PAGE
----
The annual Virginia Run Turkey Trot benefits Life with Cancer, Inova Health System's nonprofit program for cancer patients and their families.
It's traditionally run in honor of someone from that community who's recently died of cancer, and this year is no exception. The 5K run and 2K fun walk this Thanksgiving Day is dedicated to Brooks Jones, who died of lung cancer, July 9, at age 66.
"HE WAS a smoker, but he gave it up about 12 years ago," said his wife of 39 years, Sandra Jones. "I used to bug him about it." But he never had his lungs checked until 2 1/2 years ago, and that's when he was diagnosed with cancer.
They first realized something was wrong while visiting with friends in Myrtle Beach, S.C., to celebrate New Year's Eve. Brooks was a golfer and, after a day on the links, his friend told Sandra to make sure Brooks went to the doctor. "He was having a hard time breathing while walking on the golf course," she said.
So he saw a doctor and received the diagnosis, but vowed to fight it. "He said, 'I will beat this,' and he tried," said Sandra. "He began chemo and radiation because, at first, you always have that ray of hope. But it was terrible to see him go through it. And toward the end, I asked him if he'd do the chemo and radiation again — if he knew the outcome — and he said he wouldn't."
Brooks even tried a new chemotherapy drug for six months, but he'd lost his appetite and couldn't eat. So in January of this year, he went off the medication.
Before the cancer took hold, however, he was in good health. He was an outside sales representative for Maurice Electric in Washington, D.C., and worked until July 2005 when he started going downhill.
A longtime local resident, Brooks lived in the Town of Clifton as a young boy and used to play in the Hermitage Inn when it was just an empty house. And years later, he and his wife always returned for each Clifton Day celebration.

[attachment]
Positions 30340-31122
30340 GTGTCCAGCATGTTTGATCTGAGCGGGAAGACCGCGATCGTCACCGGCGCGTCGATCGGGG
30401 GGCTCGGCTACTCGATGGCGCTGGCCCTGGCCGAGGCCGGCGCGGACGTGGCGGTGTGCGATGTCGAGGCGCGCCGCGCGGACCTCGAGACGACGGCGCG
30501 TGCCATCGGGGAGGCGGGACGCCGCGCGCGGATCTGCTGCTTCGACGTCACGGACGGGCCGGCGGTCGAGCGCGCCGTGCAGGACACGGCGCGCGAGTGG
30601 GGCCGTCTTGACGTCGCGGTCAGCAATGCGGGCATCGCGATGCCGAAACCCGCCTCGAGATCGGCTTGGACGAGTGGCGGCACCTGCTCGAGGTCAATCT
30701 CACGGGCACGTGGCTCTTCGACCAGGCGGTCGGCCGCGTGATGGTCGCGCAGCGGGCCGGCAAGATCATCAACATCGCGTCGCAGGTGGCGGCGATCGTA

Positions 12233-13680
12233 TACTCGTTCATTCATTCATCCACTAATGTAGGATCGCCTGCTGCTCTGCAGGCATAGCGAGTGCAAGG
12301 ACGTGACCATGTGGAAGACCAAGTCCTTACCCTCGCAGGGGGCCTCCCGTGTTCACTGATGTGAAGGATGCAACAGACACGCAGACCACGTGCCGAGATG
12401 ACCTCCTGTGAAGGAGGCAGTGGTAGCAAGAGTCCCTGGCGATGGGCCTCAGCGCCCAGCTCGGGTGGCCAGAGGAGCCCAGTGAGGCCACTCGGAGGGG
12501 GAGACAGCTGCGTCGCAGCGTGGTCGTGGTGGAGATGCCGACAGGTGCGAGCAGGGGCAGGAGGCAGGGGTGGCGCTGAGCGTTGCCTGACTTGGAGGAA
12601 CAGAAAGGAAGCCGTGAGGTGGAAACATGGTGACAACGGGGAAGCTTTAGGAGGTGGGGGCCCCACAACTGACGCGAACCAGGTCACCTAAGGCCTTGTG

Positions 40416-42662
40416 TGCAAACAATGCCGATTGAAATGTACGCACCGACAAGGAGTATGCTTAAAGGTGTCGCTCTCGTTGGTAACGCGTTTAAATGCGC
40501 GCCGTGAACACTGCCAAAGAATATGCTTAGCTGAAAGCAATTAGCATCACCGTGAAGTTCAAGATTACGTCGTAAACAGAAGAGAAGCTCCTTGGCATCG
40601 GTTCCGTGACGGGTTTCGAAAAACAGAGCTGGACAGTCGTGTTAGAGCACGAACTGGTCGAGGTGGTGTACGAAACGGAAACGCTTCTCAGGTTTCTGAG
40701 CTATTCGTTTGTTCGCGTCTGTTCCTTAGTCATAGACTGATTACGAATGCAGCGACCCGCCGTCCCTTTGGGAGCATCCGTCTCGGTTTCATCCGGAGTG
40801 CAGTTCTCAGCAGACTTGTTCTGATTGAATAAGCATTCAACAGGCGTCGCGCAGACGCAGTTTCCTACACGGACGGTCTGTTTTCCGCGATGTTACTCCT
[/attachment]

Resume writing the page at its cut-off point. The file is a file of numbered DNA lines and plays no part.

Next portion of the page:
The Joneses lived in Centreville's Virginia Run community for 15 years and, in better days, they enjoyed socializing with friends and traveling to places such as Myrtle Beach and the Bahamas.
"We never had any children, so we did everything together," said Sandra. "We had a great life. But the good Lord had other plans for him."
Besides golfing, Brooks also liked fishing and hunting. And he had a passion for Elvis Presley.
"HE'D DRESS as Elvis for Halloween parties, and our basement is decorated in [tribute to] the 1950s, with Elvis memorabilia including a liquor decanter and a music box," said Sandra. "He had all the 45 records hung all around the room. I even played two Elvis songs at his funeral."
Calling her husband a "good guy," she said everybody loved him. "And he never complained, even when he was in a wheelchair. And that's the hard thing about cancer — seeing your loved one go."
The Joneses always went to Harrisburg, Pa., where Sandra's from, for the holidays. They were there last year, too; and although Brooks wasn't well, he still dressed up in a tuxedo and had fun.
But by January, Capital Hospice had to come to their home to help with his care. And, said Sandra, "They gave me a lot of support, too." And a week before he died, she said, the hospice nurse told her the end was near.
On July 8, the Joneses' minister, Amos Dodge with Capital Church, visited Brooks around 4 p.m. And early on July 9, Brooks died in his sleep.
"I think there's a season and a reason for everything in life," said Sandra. "Some days, it's hard, and I'm very sad. But I realize I had him for 39 years and it was a good marriage. I had many good years and good memories."
She also agrees with the minister's words at Brooks' memorial service: "We all have to go through the valley of death." And now she does the best she can because, she explained, "The good Lord wants me to get on with my life."
Sandra just had a knee replacement, so she can't walk in Thursday's Virginia Run Turkey Trot. But their longtime friends from Myrtle Beach will be here for Thanksgiving and will participate in the walk. Joining them will be Sandra's sister and brother-in-law from Delaware, along with a girl from Midland, Va., who helped Brooks via the "Visiting Angels" organization.
As for this year's event being held in his honor, Sandra said, "I feel good about it; I think Brooks will be smiling. He would be pleased."